All you need advice and stories for your sport, delivered straight to your inbox (every month).Nothing more.Nothing less.
P.S: You will enjoy this.
Would you love your little one to get into sport, but don't really know which discipline is right for their age? Stay right there, I've got a few tips for you…READ MORE
Would you love your little one to get into sport, but don't really know which discipline is right for their age? Stay right there, I've got a few tips for you…Is your nipper climbing, jumping, crawling, and exploring all of their physical abilities, but struggling to channel their energy? Do they love computer games but struggle to stick to a particular activity? Joëlle Jolly, a sport and health instructor who knows all too well the benefits of exercise for children, has given me a few tips to help your kids take up a sport and have plenty of fun!
You can still get your child to do physical activity each day without necessarily signing up to a sports club. "A walk in the forest, visiting the park, or even going up the stairs gives little ones a great playground for developing their motor skills," explains Joëlle. "Physical activity can definitely start at home. It's a great setting for giving your child a taste for moving around. Blowing soap bubbles, for example, is actually a great way of training their breathing!"
Besides riding to school on a hobby horse or jumping between the white stripes on a zebra crossing, your child can go swimming from the age of four months if they are up to date with their vaccinations. Baby swimming classes are available everywhere, as well as baby gym classes, for kids aged two and up. "Baby swimming is a great chance to get them out of the house and enjoy a parent-child experience that gets them used to the water from an early age." Like with baby gym, which is designed to help tots learn motor skills, playing in the swimming pool helps them build their coordination and understand and control their body's physical abilities!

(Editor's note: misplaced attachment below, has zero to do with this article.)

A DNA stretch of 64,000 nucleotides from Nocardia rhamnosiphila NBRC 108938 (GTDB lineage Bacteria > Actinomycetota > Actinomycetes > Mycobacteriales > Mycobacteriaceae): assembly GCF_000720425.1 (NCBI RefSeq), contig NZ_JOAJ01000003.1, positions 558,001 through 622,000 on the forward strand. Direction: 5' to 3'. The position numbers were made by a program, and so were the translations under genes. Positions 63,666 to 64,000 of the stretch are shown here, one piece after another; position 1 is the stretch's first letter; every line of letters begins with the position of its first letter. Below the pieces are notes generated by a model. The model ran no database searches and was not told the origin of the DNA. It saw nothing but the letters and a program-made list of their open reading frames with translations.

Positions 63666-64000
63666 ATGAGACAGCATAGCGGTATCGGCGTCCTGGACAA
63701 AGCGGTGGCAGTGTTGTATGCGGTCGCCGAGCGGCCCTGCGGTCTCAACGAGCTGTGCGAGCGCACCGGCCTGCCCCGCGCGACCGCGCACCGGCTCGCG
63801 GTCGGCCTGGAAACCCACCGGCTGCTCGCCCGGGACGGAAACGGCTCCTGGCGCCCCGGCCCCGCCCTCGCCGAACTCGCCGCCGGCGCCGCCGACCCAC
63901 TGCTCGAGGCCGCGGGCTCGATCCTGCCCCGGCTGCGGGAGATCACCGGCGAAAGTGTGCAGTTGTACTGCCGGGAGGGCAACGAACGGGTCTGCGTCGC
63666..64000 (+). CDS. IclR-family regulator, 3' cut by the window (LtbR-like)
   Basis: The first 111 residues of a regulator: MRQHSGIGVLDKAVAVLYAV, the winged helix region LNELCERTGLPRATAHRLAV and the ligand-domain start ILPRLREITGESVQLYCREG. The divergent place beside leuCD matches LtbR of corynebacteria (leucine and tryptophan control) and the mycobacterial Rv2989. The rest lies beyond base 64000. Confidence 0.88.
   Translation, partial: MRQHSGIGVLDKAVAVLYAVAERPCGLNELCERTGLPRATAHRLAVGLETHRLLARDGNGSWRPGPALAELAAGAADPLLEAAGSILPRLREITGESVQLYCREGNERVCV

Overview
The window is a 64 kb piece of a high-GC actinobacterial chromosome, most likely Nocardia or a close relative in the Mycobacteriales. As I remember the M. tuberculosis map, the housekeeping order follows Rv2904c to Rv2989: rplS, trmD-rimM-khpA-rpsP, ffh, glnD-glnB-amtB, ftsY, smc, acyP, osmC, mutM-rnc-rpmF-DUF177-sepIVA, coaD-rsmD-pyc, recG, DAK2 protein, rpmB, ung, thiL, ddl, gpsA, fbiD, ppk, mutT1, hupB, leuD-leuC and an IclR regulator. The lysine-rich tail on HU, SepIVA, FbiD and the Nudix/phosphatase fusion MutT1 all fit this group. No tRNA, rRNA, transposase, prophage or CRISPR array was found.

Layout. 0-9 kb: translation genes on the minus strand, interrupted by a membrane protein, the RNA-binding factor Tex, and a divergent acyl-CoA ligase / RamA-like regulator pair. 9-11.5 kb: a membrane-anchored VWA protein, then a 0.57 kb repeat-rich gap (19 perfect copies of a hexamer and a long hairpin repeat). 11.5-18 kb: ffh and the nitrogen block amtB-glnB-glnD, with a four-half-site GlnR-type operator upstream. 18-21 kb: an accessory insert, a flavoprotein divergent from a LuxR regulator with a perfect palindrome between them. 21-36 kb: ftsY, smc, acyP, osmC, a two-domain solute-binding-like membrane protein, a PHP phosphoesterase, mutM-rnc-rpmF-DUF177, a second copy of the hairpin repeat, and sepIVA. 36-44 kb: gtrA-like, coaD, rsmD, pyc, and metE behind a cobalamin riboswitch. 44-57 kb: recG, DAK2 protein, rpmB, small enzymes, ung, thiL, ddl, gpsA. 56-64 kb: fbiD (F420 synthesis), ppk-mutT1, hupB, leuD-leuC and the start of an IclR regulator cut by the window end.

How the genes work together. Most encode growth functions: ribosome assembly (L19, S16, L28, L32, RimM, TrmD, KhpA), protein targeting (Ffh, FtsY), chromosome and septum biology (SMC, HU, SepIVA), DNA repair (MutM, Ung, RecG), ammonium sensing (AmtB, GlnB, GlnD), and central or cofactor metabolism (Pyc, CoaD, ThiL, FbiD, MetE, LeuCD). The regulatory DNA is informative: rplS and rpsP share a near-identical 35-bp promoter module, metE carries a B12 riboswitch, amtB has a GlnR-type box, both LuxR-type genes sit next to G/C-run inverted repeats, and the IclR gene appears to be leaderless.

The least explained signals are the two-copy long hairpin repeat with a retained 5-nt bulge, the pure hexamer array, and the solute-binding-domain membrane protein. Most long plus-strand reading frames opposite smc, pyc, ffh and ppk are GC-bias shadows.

From age three and up, all sorts of new possibilities are on offer, from tennis to judo, team sports and agility sports. "Between the ages of three and six, children are still at a stage where they will choose a discipline to have fun. You shouldn't specialise them in a particular field. Instead, you should let them try lots of things," says Joëlle.
From the age of six or seven, they can start to focus on one particular discipline.
"You shouldn't overload them with activities or put too much pressure on them. Sport should remain enjoyable," she explains. "Open days at sports clubs are a great way of letting kids find an activity they like. If they join the club, they need to understand how long their membership lasts (e.g. one year) to give them a sense of responsibility."
If they don't seem particularly interested, get them to join the same team or the same club as their friends, who might persuade them to give it a try!
If your child really loves one particular sport, from the age of eight or nine they could start taking part in competitions. "Not all children will be interested in going in for competitions, but it can provide a challenge that promotes self-esteem, an understanding of your limits and a desire to surpass yourself. Competition can be a real source of motivation for certain children." It's up to you to listen to your child and be their number one supporter! How old was your child when they started doing sports? What discipline did they get hooked on? Share your experiences with us!
When you join our subscribe list, you get access to the best of sports inspiration, tips, stories and more to practice your sport. Just One Digest Per Month (Promise)
Please subscribe here